The latest tracking surveys from Rasmussen and Zogby in Super Tuesday states suggest that the race for the Democratic nomination is a tossup.
While Barack Obama has upward momentum, and Hillary Clinton’s once commanding lead across the nation has shrunken dramatically – but, she still clings to her leads in several states – from Massachusetts and New York to California.
Obama is gaining, but Clinton still retains her rapidly dwindling leads in: New York; New Jersey; Tennessee; Alabama and Missouri. Clinton’s advantages in California and Massachusetts have already shriveled to near parity with Obama’s surge.
Oddly, there are no credible figures for the Democratic race for Ilinois, Obama’s home state. Obama leads in Georgia and Connecticutt, as well as (presumably) Illinois.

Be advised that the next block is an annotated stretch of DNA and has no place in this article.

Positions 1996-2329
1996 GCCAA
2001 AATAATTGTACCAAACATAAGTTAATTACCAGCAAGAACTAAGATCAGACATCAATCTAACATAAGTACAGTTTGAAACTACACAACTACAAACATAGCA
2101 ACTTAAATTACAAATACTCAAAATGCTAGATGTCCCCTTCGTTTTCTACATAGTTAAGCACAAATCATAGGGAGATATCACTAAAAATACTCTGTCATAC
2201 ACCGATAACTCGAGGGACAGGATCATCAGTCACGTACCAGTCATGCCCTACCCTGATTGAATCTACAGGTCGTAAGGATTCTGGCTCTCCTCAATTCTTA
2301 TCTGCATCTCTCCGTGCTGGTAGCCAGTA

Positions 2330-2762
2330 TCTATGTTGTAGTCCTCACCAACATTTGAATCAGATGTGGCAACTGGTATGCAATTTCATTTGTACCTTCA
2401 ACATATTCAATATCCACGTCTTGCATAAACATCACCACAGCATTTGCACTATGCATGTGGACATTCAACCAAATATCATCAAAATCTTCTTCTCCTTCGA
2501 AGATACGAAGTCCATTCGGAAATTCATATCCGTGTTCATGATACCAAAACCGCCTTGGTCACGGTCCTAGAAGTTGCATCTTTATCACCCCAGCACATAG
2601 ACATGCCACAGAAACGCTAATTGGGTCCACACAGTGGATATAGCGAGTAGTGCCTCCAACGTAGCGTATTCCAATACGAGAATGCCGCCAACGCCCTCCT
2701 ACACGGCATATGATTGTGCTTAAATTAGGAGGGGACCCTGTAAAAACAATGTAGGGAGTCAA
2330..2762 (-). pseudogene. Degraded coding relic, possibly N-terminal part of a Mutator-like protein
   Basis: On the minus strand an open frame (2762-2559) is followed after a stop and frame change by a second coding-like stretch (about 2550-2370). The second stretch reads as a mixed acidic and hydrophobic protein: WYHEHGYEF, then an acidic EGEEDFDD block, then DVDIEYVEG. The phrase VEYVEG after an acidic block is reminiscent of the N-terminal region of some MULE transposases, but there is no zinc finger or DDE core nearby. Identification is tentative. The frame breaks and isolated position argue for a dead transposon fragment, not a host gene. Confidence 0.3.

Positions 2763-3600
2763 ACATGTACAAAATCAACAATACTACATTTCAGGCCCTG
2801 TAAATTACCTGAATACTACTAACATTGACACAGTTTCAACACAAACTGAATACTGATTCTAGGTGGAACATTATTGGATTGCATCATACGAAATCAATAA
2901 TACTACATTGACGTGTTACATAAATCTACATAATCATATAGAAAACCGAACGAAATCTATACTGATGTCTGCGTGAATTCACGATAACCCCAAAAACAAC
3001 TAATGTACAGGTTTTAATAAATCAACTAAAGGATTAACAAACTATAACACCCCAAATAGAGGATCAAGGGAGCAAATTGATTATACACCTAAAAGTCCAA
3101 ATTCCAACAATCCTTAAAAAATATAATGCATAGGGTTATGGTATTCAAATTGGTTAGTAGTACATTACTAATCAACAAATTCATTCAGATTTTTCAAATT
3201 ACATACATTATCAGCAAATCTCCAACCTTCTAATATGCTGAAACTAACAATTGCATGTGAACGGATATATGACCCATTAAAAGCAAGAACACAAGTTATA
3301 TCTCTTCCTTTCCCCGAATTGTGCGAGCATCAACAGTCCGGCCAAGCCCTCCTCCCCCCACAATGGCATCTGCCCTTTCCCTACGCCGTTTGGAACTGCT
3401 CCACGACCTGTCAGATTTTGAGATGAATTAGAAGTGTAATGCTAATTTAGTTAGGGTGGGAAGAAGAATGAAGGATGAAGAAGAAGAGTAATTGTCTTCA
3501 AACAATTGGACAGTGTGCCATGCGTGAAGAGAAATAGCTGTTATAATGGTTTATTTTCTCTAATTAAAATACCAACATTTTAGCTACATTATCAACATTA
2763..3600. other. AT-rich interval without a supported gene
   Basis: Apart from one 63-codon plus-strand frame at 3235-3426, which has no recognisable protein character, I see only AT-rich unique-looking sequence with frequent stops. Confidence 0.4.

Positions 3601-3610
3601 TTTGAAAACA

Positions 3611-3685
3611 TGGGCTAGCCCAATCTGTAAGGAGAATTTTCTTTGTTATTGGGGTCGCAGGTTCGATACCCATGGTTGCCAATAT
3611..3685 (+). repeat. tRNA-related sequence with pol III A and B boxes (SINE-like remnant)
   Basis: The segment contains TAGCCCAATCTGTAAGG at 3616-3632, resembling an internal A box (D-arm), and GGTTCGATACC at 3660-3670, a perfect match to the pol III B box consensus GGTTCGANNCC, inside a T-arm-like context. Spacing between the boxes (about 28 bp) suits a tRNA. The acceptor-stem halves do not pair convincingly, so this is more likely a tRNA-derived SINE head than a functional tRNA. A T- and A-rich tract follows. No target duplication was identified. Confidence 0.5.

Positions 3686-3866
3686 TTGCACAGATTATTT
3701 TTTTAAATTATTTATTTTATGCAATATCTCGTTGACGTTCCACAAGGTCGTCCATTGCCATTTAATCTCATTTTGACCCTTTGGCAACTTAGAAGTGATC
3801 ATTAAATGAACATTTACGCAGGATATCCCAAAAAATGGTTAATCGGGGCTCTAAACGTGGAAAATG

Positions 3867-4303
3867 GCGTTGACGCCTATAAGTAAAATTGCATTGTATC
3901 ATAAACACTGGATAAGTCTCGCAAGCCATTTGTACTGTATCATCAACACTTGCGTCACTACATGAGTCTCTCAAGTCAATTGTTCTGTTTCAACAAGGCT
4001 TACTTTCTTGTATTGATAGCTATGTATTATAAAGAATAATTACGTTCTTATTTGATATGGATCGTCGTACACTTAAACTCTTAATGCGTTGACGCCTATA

With the complicated (and oligarchical) system for awarding delegates in several major states – notably California – it now appears certain that the outcome of Super Tuesday will not be decisive for the Democrats.
The contest for the nomination will linger throughout February and March with the real possibility of a brokered convention where the Super Delegates will come into play next August in Denver. Clinton is already making overt moves to seat the outlaw delegations from both Florida and Michigan where she holds the advantage. Bureaucratic maneuvering in Denver could play the decisive role in deciding the outcome unless one of the candidates develops a decisive lead after Super Tuesday.
On the Republican side, John McCain has solidified a massive lead with Mitt Romney trailing far behind. McCain is now the presumptive Republican nominee.
It is time to dust off McCain’s appearances on Meet the Press where Tim Russert routinely confronts him with a withering concatenation of flip-flops, mis-statements and humiliating gaffes.